Kobe beef is surely the one food you’ll want to try when you go to Kobe, Japan, especially if it’s your first ever visit to the port city. You’ll be spoilt for choice as there are plenty of eateries throughout the city that serve Kobe beef. Price for a serving of Kobe beef steak meal usually starts from around JPY 6,000. If you’re on a rather tight budget but wish to at least “eat Kobe Beef in Kobe”, the Steakland steakhouse is one of the most popular choices.
The steakhouse has three branches near the Sannomiya Station; two of them–Steakland Kobe-kan（ステーキランド神戸館）and Steakland Kobe-ten（ステーキランド神戸店）–even are just outside the station. Add this to their already established popularity, and be prepared to see long lines in front of the restaurants. I suggest you directly call the branch you wish to dine at a few days before your expected visit. I’m not sure if they limit the number of reservations for any particular time slots. But with a reservation at hand, no matter how long the lines are, you can jump to the head, like I did. Just get into the restaurant, tell the staff you’ve got a reservation and they will confirm your name and the number of persons in your party. Bear in mind, though, that you may not be seated immediately. When I arrived for my 11.30am reservation at Kobe-ten (the one nearest to the station), I had to wait for a while because other patrons who had come at 11am when the restaurant opened hadn’t finished their meals.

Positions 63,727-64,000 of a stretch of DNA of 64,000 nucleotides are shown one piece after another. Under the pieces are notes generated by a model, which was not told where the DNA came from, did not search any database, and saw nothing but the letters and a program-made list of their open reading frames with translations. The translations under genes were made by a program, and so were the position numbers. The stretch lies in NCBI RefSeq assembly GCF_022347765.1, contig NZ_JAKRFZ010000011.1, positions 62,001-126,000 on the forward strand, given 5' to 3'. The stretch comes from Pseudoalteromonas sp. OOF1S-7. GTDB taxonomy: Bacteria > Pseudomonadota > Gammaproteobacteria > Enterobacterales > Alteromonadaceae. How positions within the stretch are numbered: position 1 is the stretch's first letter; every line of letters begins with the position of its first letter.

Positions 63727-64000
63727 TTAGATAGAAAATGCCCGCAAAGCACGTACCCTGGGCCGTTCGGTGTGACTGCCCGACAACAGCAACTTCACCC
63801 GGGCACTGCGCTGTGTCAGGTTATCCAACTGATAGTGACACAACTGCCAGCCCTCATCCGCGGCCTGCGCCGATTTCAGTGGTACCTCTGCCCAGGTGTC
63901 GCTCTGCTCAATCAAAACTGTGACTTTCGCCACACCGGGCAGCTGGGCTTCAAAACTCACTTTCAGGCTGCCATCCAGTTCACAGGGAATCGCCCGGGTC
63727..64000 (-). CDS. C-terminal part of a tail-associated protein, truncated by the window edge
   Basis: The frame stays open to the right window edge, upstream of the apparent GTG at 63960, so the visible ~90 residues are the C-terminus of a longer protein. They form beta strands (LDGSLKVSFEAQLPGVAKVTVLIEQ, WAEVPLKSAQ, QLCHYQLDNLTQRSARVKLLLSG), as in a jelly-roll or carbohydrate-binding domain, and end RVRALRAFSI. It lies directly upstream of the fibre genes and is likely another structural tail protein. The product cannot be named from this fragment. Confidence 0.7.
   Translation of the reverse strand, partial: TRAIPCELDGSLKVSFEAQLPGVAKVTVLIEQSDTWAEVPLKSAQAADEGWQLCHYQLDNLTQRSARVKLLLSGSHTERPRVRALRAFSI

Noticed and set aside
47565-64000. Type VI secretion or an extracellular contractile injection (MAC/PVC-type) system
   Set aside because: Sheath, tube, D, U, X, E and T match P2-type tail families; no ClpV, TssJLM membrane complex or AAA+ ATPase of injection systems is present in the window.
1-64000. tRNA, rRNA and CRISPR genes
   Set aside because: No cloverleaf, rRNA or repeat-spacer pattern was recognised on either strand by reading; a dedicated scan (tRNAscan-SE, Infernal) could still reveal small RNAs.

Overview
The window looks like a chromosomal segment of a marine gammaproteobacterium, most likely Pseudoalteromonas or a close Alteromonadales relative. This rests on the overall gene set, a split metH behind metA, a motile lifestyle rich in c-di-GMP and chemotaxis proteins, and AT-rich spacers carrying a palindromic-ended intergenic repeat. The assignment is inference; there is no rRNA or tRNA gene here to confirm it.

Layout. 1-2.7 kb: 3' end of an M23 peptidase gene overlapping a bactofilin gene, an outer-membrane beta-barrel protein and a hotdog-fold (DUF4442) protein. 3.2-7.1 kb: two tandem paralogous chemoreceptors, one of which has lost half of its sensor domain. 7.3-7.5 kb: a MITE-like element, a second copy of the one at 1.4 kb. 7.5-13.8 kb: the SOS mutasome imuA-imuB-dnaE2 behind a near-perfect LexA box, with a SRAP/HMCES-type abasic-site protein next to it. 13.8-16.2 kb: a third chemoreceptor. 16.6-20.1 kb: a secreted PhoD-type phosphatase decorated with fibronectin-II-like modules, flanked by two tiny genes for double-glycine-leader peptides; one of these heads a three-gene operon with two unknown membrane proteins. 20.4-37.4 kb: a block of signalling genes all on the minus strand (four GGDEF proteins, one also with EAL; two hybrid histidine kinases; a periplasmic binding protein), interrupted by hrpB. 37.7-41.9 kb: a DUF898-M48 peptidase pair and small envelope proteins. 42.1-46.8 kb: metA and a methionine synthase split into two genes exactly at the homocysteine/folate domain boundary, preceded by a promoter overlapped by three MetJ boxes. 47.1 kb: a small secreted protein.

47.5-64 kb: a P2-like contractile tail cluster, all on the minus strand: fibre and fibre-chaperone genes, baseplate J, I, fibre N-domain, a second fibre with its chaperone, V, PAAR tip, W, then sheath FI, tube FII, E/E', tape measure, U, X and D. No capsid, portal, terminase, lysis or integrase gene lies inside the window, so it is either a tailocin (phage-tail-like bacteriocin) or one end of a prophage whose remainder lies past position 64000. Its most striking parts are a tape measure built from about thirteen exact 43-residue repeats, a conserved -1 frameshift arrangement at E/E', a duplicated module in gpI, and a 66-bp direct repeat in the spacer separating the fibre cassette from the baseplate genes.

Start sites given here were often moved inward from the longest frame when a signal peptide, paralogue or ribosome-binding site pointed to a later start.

The cheapest Kobe beef menu here is 150 gr “Kobe beef steak lunch”（神戸牛ステーキランチ）from the Lunch Menu, at a little over JPY 3,000. As in typical Japanese steakhouses, it’s served with rice, miso soup, salad, grilled vegetables, pickles, and coffee (you can ask for another “soft drink” such as orange juice, if you want) when you’ve finished your meal. A glass of water is served free of charge, and you can always ask for refill, though most of the time the waiters will immediately fill your glass once it’s half-empty.
I myself ordered the JPY 5,500 “Special Kobe beef steak set”（特選神戸牛ステーキセット）from the Special Menu（まんぞくセット）and asked to have it prepared medium-rare. The 200 gr steak came with soup, grilled veggies, salad, rice (I forgot to tell the waiter I’d wanted bread instead), and coffee. One tip here: if you really want to try Kobe beef, select a dish that’s got “Kobe beef” in its name. Any other steaks could be Japanese wagyu but not THE Kobe beef.
I planned to go to Kobe on a day trip and had arranged other days to visit other cities in Kansai. Alas, it was raining the whole day on that particular day when I was in Kobe. My mum and aunt decided to cut short our trip and went back to Osaka, so I didn’t have time to get around. Luckily, I managed to get a couple of these souvenir food.
Kobe pudding is basically creme caramel, a.k.a. caramel pudding. Not sure why, though, but it’s so famous that Nestle Japan, already famous for its every-flavour wafer biscuits, has its own Kobe pudding-flavoured KitKat. Country Maam soft biscuits are also available in Kobe pudding flavours. The Kobe pudding itself comes not only in the original flavour, but also in matcha (green tea) and strawberry flavours, among others. The souvenir puddings are individually packed, including each of the caramel sauce and plastic spoons inside the box.
Another specialty food of Kobe is bokkake sobameshi. Bokkake is a dish made from simmered beef and konnyaku jelly. Pour it on top of sobameshi (pan-fried yakisoba noodles and rice), and, voila! You’ve got the yin–or yang–of Kobe beef…in terms of price. While Kobe beef is a pricey dish, sobameshi is the complete opposite. Sadly, Kobe’s grumpy sky that day messed up my plan for a bokkake sobameshi dinner. Let me know if any of you were luckier. I myself will definitely go straight to a sobameshi eatery when I’m back in Kobe someday! (Another round of Kobe beef steak can wait.)